1 in 12 Australian credit ratings threatened by identity theft.
24 October 2013
A survey conducted for the Attorney-General’s Department reveals Australian credit ratings are under increasing threat from ballooning identity theft numbers, and a consumer advocate for accurate credit reporting warns victims can pay heavily, with many locked out of mainstream credit for years.
CEO of MyCRA Credit Rating Repair, Graham Doessel says when fraudsters take out credit in their victim’s name they can leave a trail of destruction on the victim’s credit file.
“Fraudsters are never so kind as to pay the credit back. Defaults can then mount on the victim’s credit rating and hinder the victim’s ability to obtain credit in their own right,” Mr Doessel says.
He goes on to say that “unless the victim can prove they didn’t initiate the credit in the first place, these defaults stay on the credit file for the term, which is five years.”
The warnings come following the release of the ‘Identity Theft Concerns and Experiences‘ survey conducted by Di Marzio Research for the Attorney-General’s Department. (1)
The survey found that identity theft had increased by a massive 40 per cent from 2011 to 2012 to almost one in four Australians having been a victim or known somebody who has been a victim of identity theft.
It also showed 31 per cent of those victims had had their identity used to obtain finance, credit or a loan. This is an increase of 5 per cent from the previous survey in 2011.
These figures correlate to almost one in every twelve Australians being victims of identity fraud which has had the potential to impact their credit rating.
Mr Doessel says pieces of personal information are the building blocks for credit file misuse.
“People can lose personal information in many ways, and they may be unaware of how or when it has occurred – particularly if it has happened via malware or even through too much sharing online,” he explains.
“Sometimes it’s not until the victim applies for credit and is refused that they find out they have been exposed to identity fraud, and by then it may be too late to trace how it took place.”
The survey pinpointed the private sector (Credit Providers such as banks and telcos) as providing victims with the most help with recovery, at 48 per cent – followed by Police at 32 per cent. Interestingly the government was cited as providing only 8 per cent of help with recovery, and 18 per cent of people had no help with recovery.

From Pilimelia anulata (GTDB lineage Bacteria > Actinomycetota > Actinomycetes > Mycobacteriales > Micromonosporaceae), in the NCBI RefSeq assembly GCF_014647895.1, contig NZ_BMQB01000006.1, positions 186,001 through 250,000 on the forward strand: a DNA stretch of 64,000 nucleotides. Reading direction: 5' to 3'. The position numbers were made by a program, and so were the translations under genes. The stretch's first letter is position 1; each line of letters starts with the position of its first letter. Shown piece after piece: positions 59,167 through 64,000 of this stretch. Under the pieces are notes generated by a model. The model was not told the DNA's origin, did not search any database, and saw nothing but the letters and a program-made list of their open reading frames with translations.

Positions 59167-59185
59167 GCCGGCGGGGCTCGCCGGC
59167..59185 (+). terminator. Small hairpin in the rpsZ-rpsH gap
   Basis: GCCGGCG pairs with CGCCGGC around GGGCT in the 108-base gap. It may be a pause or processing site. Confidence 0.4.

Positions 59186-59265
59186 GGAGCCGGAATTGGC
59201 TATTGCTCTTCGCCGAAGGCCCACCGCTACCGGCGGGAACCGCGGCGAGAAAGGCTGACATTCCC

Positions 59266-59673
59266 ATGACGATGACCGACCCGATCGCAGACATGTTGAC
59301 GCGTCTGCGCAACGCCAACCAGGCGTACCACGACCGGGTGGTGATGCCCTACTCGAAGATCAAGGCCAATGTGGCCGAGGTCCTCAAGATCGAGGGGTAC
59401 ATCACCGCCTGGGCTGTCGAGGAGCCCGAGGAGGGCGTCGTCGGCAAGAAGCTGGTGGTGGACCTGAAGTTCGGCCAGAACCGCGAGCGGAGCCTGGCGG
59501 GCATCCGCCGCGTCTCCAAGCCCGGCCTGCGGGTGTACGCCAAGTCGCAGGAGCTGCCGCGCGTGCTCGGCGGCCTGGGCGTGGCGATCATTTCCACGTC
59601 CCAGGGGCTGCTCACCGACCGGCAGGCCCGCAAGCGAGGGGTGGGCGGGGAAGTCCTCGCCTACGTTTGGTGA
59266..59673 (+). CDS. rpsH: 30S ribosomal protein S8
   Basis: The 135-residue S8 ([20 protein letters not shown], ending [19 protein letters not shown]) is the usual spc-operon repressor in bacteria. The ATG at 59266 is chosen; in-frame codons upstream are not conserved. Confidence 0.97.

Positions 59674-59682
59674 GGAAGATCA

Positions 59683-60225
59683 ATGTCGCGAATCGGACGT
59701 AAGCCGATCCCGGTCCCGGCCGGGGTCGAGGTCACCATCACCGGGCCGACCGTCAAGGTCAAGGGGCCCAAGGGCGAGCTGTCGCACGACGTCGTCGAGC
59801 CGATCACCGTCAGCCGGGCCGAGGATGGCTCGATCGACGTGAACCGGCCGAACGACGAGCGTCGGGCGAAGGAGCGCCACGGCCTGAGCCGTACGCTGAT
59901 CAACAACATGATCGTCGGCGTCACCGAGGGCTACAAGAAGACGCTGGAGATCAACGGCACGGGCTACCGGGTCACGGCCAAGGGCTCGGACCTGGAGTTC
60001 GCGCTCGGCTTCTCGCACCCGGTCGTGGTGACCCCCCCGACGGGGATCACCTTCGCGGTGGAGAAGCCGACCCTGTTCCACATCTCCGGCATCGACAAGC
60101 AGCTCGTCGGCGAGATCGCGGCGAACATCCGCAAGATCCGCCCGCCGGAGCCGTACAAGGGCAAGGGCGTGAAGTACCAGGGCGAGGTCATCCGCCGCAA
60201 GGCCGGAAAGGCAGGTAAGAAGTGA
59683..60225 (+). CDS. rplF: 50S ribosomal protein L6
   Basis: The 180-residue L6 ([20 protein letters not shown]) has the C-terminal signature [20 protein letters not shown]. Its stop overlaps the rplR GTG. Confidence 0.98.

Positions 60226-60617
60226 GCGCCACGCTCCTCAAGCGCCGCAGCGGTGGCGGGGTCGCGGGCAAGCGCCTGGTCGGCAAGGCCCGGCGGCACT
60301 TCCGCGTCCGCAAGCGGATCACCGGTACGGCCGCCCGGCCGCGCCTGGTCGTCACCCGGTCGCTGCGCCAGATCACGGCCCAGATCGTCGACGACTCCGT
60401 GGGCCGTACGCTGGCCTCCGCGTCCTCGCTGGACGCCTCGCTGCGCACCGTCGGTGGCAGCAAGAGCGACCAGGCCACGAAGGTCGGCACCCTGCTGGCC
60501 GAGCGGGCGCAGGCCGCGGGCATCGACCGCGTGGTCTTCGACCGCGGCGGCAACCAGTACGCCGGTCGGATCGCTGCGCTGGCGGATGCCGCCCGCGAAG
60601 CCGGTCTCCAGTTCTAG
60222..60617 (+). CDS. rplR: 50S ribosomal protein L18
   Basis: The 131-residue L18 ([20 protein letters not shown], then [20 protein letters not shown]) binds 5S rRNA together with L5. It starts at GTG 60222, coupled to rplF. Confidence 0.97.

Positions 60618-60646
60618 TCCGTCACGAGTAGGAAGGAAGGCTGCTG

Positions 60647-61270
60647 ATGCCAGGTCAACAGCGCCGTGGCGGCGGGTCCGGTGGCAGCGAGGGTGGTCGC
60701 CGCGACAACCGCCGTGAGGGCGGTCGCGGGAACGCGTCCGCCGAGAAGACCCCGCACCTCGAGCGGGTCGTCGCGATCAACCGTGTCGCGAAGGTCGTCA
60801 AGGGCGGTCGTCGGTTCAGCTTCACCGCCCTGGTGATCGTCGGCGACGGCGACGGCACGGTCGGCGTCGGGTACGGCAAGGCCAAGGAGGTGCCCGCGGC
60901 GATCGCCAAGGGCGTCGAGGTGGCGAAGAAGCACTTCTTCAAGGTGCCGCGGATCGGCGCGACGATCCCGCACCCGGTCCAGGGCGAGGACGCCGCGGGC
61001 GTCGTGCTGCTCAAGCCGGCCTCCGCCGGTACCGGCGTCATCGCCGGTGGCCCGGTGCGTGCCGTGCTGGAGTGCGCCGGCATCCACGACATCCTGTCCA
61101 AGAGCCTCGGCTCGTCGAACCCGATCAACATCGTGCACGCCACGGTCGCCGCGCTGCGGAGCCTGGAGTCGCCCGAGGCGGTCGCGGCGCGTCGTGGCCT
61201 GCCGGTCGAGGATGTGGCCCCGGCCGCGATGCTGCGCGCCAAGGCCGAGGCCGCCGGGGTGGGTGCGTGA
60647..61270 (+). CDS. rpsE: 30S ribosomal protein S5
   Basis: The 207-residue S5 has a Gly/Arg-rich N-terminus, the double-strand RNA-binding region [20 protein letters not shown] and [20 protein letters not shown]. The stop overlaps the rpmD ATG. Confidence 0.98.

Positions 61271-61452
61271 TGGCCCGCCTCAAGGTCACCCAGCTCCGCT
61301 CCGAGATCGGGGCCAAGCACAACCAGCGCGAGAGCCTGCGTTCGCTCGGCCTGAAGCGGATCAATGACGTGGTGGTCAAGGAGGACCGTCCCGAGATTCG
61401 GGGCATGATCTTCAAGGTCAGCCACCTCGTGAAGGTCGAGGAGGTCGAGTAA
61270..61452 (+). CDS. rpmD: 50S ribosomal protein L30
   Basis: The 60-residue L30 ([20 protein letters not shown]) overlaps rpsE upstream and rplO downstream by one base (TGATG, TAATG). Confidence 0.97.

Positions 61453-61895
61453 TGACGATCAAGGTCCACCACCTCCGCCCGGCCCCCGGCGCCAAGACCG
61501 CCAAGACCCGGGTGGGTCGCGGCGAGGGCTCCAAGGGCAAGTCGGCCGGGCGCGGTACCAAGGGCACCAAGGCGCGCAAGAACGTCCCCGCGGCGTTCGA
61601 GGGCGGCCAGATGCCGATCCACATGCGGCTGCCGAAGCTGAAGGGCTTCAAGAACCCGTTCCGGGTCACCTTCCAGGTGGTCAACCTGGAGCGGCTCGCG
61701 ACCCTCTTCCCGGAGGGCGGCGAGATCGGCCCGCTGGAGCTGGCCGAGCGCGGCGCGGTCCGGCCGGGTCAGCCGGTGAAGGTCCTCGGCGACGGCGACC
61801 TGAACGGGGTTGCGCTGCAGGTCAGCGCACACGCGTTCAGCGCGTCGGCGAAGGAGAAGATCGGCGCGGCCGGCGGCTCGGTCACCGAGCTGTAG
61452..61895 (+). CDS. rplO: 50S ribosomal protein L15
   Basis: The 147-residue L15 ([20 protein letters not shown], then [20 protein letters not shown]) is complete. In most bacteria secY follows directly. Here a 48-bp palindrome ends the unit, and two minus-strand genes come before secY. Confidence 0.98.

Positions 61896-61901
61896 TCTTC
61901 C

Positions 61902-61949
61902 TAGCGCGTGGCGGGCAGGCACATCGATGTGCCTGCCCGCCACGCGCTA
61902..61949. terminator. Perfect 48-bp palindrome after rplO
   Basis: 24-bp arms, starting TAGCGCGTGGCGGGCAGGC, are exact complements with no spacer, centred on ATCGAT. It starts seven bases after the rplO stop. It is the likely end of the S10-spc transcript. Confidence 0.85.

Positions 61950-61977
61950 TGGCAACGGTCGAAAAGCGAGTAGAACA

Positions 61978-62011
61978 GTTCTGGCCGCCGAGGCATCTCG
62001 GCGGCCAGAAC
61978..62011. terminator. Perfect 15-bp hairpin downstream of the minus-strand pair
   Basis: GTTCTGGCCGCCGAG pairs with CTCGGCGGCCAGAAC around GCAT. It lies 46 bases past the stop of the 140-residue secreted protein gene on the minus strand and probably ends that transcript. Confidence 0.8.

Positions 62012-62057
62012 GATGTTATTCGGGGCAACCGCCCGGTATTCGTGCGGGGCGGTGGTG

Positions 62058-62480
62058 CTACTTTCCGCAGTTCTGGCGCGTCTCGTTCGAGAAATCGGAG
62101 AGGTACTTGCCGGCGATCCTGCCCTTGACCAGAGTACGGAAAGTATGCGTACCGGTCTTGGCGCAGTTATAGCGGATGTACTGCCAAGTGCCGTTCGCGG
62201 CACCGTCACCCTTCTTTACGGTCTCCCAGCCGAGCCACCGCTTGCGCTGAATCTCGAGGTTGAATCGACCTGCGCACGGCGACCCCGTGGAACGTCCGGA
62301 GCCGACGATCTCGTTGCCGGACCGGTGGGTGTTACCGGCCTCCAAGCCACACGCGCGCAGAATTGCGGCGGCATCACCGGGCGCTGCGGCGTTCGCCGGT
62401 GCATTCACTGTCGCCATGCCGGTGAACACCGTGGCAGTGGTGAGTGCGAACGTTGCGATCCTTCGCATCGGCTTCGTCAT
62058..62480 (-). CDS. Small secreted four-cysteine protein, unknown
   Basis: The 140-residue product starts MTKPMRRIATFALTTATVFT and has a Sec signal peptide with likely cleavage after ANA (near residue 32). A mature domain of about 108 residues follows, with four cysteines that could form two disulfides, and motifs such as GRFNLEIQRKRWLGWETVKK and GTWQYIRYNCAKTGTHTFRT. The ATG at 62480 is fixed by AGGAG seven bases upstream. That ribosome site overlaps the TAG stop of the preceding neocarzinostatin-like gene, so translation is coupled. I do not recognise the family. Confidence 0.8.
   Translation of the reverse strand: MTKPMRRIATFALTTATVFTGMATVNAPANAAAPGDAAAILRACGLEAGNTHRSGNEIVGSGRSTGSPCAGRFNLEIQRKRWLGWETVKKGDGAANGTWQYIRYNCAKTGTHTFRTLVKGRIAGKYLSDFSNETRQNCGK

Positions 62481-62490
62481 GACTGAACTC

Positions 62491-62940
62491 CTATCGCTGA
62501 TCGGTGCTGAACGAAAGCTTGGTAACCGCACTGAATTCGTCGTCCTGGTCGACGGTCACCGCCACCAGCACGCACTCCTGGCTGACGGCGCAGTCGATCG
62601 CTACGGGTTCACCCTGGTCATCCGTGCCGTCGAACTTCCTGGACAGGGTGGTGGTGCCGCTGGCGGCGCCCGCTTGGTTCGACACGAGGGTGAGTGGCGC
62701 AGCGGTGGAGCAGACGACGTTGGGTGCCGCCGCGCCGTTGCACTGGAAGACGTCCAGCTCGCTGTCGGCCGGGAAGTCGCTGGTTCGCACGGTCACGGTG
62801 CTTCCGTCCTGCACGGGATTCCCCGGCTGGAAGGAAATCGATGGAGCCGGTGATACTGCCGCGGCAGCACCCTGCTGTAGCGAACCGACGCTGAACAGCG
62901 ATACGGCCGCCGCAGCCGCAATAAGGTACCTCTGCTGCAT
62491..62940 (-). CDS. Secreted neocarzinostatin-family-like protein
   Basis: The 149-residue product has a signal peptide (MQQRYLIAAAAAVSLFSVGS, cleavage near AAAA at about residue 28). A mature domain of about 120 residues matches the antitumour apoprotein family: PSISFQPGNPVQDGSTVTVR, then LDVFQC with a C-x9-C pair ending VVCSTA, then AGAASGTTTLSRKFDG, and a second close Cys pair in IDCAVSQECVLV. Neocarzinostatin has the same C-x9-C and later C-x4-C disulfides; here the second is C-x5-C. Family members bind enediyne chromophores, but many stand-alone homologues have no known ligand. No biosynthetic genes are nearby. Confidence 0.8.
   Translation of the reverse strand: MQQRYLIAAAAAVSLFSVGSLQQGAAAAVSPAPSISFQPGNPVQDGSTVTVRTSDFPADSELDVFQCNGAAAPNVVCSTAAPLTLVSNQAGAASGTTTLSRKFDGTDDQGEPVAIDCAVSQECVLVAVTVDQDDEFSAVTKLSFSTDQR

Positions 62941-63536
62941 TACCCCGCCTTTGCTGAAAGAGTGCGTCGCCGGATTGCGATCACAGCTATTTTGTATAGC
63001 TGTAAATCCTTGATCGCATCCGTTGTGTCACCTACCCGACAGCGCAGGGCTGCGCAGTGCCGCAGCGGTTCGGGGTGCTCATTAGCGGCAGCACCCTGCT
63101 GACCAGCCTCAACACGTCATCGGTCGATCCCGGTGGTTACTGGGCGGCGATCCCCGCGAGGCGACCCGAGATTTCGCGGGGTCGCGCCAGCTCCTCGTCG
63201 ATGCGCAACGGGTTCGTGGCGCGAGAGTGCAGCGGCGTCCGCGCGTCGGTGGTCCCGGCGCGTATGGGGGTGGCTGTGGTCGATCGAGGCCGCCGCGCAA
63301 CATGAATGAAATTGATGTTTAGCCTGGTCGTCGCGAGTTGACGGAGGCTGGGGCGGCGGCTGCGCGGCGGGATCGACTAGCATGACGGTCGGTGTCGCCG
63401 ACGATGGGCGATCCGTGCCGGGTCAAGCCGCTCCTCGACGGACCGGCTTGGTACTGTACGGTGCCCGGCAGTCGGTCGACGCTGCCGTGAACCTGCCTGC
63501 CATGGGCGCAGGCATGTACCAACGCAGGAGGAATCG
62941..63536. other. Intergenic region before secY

But Mr Doessel warns that whilst Credit Providers may be able to help with reimbursing some identity theft victims, those that end up with defaults may not be so lucky.
“It’s not a simple case of being ‘reimbursed’ for credit file misuse under the Credit Provider’s insurance. It is a slow and difficult process to try and recover a good name which has been tarnished,” he says.
Mr Doessel says preventative measures centre around the safeguarding of personal information.
“Get up to speed on the ways that fraudsters could misuse your personal information or your credit rating. Put as many preventative measures in place as possible, so that you have the least possible chance of becoming a victim.”
“Also, check for credit file discrepancies. We recommend people regularly obtain a copy of their credit report to ensure that everything on their file is as it should be. That way if there are any problems, they can be rectified while there is no urgency,” he says.
Under current legislation a credit file report can be obtained for free every 12 months from the major credit reporting agencies Veda Advantage, Dun and Bradstreet and TASCOL (if in Tasmania) and is sent to the owner of the credit file within 10 working days, or for a fee it can be sent urgently.
Mr Doessel adds, Australia needs to create a culture of transparency when it comes to combatting this crime.
“Talk, talk, and talk some more, about what you know about identity theft. If you’re a victim – tell others about your story. In particular, talk to young people who might not fully understand the consequences of giving away their personal information and also talk to older people – who may be less tech-savvy and more vulnerable to predators,” he advises.
You can find more information on identity theft on the Attorney General’s Website http://www.ag.gov.au/identitysecurity.
Graham Doessel – CEO Ph 3124 7133
Lisa Brewster – Media Relations email@example.com
Ph 07 3124 7133 www.mycra.com.au www.mycra.com.au/blog
MyCRA Credit Repair 246 Stafford Rd, STAFFORD Qld
MyCRA is Australia’s number one in credit rating repairs. We permanently remove defaults from credit files.
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